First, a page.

DE-CT in Lung Cancer Proton Therapy (DE-CT)
|Study Design:||Intervention Model: Single Group Assignment
Masking: No masking
Primary Purpose: Other
|Official Title:||DE-CT vs. SE-CT as Optimal Imaging During Treatment for Adaptive Proton Therapy in Stage III Non Small Cell Lung Cancer (NSCLC)|
- Dose distribution on the CTV (measured in Gy) [ Time Frame: Measured during 2nd and 4th week of radiation treatment ]Dose distribution on the CTV (clinical target volume) of the tumour and the lymph nodes of DE-CT vs. SE-CT
- Dose distribution on the OAR (measured in Gy) [ Time Frame: Measured during 2nd and 4th week of radiation treatment ]Dose distribution on the OAR (organs at risk), lungs, heart, aorta, pulmonary artery, superior vena cava, oesophagus, spinal cord, vertebral body, of DE-CT vs. SE-CT
|Study Start Date:||September 2016|
|Estimated Study Completion Date:||December 2017|
|Estimated Primary Completion Date:||September 2017 (Final data collection date for primary outcome measure)|
Patients included in the trial will receive DE-CT in stead of SE-CT's.
Procedure: DE-CT's and SE-CT
Patients included in the trial will receive 3 extra DE-CT's and 3 extra SE-CT's
In order to calculate the dose distribution of protons adequately, accurate estimations of the stopping power ratio (SPR) medium to water, are required. Using a conversion from single energy CT (SE-CT) images results in an uncertainty in the SPR of at least 3-4%. This uncertainty results in in the use of larger margins around the clinical target volume (CTV) and hence more dose to the organs at risk (OAR). It also effects in the conservative use of beam directions, which are often sub-optimal, to avoid irradiating normal tissues.
Dual energy CT (DE-CT) improves the accuracy of the SPR and therefore the proton range estimation.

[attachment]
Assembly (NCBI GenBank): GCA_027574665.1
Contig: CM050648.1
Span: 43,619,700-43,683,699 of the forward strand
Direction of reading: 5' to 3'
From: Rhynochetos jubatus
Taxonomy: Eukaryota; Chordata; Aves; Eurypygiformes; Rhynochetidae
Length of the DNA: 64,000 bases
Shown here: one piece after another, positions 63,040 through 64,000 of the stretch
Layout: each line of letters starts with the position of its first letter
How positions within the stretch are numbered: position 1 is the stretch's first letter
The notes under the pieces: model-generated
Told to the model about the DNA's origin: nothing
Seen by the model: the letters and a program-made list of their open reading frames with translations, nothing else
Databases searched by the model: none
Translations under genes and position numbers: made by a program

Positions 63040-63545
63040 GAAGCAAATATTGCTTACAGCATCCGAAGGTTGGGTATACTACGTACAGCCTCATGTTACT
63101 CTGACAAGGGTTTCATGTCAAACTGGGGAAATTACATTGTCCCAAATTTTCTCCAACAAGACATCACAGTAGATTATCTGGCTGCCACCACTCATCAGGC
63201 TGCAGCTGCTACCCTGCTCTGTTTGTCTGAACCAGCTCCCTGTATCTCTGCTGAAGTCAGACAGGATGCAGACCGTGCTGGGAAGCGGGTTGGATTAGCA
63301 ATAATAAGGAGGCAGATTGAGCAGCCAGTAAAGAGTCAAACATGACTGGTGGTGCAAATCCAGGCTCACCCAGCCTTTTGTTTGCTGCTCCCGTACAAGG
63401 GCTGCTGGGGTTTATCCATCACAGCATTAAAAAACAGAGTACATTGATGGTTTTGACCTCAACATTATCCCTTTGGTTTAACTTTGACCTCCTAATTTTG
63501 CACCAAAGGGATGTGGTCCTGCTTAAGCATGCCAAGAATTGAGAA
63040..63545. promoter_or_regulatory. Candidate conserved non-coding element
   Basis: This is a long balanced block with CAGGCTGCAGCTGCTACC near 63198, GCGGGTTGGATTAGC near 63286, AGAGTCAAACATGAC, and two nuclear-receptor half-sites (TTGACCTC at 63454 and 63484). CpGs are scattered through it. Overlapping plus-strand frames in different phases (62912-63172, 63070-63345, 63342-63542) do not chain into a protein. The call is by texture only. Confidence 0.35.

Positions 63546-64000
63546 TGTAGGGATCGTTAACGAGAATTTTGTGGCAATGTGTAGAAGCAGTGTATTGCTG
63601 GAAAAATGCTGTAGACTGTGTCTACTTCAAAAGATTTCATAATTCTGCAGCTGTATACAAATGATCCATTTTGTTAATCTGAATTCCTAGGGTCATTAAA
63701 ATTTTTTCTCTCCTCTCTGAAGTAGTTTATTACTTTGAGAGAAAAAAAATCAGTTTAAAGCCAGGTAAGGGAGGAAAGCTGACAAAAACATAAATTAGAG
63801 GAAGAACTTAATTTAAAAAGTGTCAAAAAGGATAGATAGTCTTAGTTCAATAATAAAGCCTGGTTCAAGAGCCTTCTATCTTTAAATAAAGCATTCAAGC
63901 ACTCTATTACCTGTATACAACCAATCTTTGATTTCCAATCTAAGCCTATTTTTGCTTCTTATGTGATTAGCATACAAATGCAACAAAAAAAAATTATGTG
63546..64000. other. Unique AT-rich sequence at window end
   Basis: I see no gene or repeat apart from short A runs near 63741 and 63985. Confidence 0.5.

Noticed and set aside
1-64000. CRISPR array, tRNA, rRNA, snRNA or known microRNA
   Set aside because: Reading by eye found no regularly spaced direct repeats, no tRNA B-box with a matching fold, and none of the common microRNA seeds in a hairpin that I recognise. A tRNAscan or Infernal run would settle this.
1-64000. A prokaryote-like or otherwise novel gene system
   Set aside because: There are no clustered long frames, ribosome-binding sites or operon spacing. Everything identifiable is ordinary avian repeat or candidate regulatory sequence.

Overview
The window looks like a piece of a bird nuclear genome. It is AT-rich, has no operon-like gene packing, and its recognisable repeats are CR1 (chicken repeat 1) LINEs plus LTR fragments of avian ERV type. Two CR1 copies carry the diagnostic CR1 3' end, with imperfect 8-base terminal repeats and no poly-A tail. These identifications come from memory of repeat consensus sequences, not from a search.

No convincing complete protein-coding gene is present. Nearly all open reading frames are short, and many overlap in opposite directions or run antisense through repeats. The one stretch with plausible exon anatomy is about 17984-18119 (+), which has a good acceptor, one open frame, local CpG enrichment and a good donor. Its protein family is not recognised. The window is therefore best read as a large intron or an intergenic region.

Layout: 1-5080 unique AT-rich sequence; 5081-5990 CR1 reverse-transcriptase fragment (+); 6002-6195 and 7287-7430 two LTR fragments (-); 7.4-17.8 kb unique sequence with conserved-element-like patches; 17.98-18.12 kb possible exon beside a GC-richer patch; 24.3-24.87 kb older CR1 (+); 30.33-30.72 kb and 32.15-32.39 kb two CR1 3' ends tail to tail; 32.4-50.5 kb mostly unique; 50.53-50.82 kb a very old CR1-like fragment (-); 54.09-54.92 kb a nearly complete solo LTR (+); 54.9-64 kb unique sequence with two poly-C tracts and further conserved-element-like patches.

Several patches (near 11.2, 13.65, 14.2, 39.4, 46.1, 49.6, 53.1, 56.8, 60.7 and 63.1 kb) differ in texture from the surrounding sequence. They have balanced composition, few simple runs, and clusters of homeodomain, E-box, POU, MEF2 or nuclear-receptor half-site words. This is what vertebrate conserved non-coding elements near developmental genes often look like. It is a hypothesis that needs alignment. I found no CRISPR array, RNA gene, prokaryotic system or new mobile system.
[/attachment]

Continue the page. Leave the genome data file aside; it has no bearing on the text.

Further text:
An evaluation of the proton range for several tissues using SE-CT and DE-CT as input to Monte Carlo (MC) simulations showed on average improvements in range prediction from 0.1% to 2.1% when using DECT instead of SECT, but in several phantoms and also versus proton-CT, the errors on SE-CT based proton stopping power ratios are reported to be more than 7 %.
A limitation of these studies is that most of them were performed in phantoms. In the first clinical data set on five patients with base of skull tumours, it was reported that although the SPR estimation was indeed better for DE-CT than for SE-CT, its clinical relevance was unclear. However, in the same study, phantom measurements showed a large uncertainty of the SPR in the lung. This is due to the large heterogeneity of the lungs and the huge difference in the density of the lungs compared to the mediastinum, the tumour and the chest cavity.
It is therefore important to study the SPR differences of SE-CT compared to DE-CT in lung cancer patients and the impact on the dose distribution especially in the context of adaptive radiotherapy. As during the course of concurrent chemotherapy and radiotherapy, which is the standard treatment in the majority of stage III lung cancer patients, important anatomical changes may occur, it is also of clinical relevance to determine the influence of repeated dose calculations on DE-CT.
Please refer to this study by its ClinicalTrials.gov identifier: NCT02844140
|Maastricht, Limburg, Netherlands, 6229 ET|
|Principal Investigator:||Dirk De Ruysscher, MD, PhD||Maastro Clinic, The Netherlands|